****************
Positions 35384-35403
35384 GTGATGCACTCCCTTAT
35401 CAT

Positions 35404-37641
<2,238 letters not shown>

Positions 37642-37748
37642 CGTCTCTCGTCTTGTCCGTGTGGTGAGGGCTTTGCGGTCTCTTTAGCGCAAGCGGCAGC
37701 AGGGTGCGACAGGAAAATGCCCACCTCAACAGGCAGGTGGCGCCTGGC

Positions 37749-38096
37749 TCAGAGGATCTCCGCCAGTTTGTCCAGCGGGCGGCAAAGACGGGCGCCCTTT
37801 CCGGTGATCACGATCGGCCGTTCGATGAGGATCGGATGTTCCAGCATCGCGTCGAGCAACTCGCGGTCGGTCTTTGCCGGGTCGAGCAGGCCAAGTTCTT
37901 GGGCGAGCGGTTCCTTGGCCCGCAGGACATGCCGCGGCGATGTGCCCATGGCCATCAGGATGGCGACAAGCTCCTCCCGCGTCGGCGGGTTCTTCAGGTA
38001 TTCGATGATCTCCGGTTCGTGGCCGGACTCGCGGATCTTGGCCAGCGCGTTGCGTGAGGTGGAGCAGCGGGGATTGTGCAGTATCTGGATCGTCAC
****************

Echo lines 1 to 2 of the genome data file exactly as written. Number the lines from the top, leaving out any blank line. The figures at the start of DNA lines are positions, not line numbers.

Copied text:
Positions 35384-35403
35384 GTGATGCACTCCCTTAT